The forthright statement made by “Aidez l’Espagne” is one such unpredictable gambit, because it comes from an artist not usually inclined to speak out so explicitly about politics. “He did not, overtly at least, subscribe, sign up, support and march,” concede the exhibition’s curators. His Guernica, in the view of the poet Jacques Dupin (a longtime friend and author of an essential monograph of the artist), is the monumental Still Life with Old Shoe (1937), a modernist reimagining of the Spanish Baroque that might plausibly be read, as Picasso’s painting never can be, in exclusively formal terms.

During the Franco years, a period of growing worldwide renown for the artist, Miró adopted an exquisitely evasive stance toward the regime while living and working in productive isolation on the island of Majorca. He refused, for example, to lend works for the Spanish submission to the Venice Biennales of 1950 and 1952 and to other international venues, and when accepting a prize in 1954 he declared (mostly but not entirely accurately), “Never ever have I presented myself at any official exhibition.” Such defiance notwithstanding, some accused Miró of quietism, even accommodation with the regime: Eduardo Arroyo’s 1967 series Miró Made Over, or The Misfortunes of Coexistence created refashioned versions of several Miró paintings in order to call him out for complicity with the repressive status quo.

Miró rightly brushed off this rebuke as naive. But such criticism also misses the mark because it refuses to acknowledge the broad scope of Miró’s politics, which is often indistinguishable from his ethos of exploration, restlessness, invention, and rebelliousness as an artist, the latter quality most famously captured in his remark “I want to assassinate painting.” And to do so by painting: Miró was always committed to keeping open varying possibilities, often in tension with each other. This is why we can speak of his art’s freedom and vitality without these words sounding like platitudes.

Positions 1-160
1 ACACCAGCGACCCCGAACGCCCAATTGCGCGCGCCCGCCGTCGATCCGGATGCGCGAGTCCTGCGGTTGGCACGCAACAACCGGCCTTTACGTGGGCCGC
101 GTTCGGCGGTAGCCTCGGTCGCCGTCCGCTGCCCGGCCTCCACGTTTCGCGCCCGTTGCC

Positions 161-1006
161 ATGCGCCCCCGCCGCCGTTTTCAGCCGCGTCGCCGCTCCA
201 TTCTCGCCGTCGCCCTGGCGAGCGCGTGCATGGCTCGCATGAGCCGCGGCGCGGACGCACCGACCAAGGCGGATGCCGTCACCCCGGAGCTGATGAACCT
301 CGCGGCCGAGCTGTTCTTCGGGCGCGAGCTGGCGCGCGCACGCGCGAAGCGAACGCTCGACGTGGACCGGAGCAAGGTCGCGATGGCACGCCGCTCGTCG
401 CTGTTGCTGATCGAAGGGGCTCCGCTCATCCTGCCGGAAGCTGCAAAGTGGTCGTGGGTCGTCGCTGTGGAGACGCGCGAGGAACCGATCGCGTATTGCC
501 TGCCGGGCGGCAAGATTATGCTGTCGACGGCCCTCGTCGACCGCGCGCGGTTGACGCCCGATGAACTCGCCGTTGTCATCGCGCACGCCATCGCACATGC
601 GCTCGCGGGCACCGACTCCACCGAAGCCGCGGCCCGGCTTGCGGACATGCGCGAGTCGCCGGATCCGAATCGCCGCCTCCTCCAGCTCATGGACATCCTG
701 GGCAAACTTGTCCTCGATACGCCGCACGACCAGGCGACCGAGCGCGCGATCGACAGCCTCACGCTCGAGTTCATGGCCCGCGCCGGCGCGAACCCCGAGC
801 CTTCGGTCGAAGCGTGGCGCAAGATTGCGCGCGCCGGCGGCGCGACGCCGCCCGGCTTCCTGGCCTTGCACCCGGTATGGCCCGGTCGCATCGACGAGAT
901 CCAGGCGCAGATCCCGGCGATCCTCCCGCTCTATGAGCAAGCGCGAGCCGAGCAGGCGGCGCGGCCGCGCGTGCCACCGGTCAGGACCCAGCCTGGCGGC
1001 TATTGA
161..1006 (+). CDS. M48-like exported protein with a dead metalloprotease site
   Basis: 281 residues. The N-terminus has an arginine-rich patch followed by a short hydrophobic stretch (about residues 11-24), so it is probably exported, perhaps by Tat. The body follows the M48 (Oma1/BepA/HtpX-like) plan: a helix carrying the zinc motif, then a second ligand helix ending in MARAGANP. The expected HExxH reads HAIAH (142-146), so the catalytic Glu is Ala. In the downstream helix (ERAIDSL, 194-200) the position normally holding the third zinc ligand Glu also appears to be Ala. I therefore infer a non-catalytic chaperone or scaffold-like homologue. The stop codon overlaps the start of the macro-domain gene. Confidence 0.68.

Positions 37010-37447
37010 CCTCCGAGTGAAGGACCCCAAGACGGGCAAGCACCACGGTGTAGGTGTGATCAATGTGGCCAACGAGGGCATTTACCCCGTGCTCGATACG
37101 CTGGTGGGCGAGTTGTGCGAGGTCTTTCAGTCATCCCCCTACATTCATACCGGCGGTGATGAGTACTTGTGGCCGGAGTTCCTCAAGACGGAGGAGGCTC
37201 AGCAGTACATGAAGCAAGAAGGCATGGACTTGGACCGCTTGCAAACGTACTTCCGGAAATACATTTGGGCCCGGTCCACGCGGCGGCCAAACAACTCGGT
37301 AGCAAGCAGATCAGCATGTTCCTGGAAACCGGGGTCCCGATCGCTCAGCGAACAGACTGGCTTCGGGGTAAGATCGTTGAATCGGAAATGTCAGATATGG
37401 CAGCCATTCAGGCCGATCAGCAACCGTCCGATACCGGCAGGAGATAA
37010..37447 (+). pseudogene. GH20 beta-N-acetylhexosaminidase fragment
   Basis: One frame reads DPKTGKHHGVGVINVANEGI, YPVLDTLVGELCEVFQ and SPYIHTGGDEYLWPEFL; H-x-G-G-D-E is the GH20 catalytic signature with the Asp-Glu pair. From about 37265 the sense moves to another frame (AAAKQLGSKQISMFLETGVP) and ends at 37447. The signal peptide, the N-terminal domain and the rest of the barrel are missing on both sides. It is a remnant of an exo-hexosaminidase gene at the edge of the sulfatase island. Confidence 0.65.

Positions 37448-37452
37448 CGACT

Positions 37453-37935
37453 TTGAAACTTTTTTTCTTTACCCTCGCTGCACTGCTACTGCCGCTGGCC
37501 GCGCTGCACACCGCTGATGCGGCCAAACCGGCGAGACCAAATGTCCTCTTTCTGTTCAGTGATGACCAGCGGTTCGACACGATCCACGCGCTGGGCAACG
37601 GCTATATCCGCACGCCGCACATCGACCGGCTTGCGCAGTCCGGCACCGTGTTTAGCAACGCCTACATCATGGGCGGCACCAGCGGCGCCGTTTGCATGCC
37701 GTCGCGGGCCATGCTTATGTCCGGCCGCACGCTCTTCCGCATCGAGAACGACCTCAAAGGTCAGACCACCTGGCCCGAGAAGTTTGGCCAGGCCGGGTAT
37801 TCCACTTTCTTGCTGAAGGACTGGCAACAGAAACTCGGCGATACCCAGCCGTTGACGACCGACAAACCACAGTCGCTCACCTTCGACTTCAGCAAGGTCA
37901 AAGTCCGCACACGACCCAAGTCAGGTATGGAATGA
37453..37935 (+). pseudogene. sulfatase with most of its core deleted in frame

His resistance to being pinned down comes across in the aptly titled 1969 exhibition Miró otro (Other Miró), mounted in Barcelona by a group of young architects as a rejoinder to a more conventional retrospective that had opened the previous year. Whereas he had stayed away from the retrospective’s opening, offering the transparently lame excuse of “doctor’s orders,” Miró made a vigorous contribution to Miró otro, painting on a large temporary mural against the regime splashed across the windows of a building beneath a concrete frieze created by Picasso in 1962. Photographs from the installation show him cheerfully applying thick black brushstrokes and, when the work was dismantled (to some outcry, because many wanted the mural preserved), attentively scraping his paint from the glass.

“Burnt Canvas 4,” (December 4–31, 1973), acrylic on burnt canvas overall: 130 x 195 cm. Fundació Joan Miró, Barcelona (© 2012 Successió Miró/Artists Rights Society [ARS], New York/ADAGP, Paris)

In his latter years Miró continued to oscillate fruitfully between creation and destruction, art and anti-art, nowhere more dramatically than in his five Burnt Canvases (1973), three of which are on view in the last room of the National Gallery show. These mutilated canvases might seem to be victims of nihilist mayhem, but each was forged from a fastidious controlled burn: Miró submitted all the canvases to the same careful defacement, involving multiple stages of cutting, puncturing, burning, treading on the canvases, and painting and repainting. The arc of the process upends the more usual story of artistic creation, as the methodical technique serves to replicate rather than tame the originary violent impulse.

Miró’s notes reveal that the Burnt Canvases took inspiration from a newspaper clipping of some youthful vandalism against the Madrid Stock Exchange; he later told an interviewer that in these works he relished “the joy of being able to say merde! to people who only see art for its commercial value, who think these paintings are worth real fortunes and go around telling everyone so.” The thread of provocation in Miró’s late phase returns us to the boldness of expression put forth in “Aidez l’Espagne.” In the intervening decades the terms and stakes of the politics have changed, but Miró’s capacity for boldness and audacity remain very much in evidence. In the voids of the scorched canvases we sense the ghost of the upraised fist.

Joan Miró: The Ladder of Escape is on view at the National Gallery of Art (National Mall between 3rd and 9th Streets at Constitution Avenue NW, Washington, DC) until August 12.

James Gibbons is an associate editor at the Library of America and a frequent contributor to Bookforum.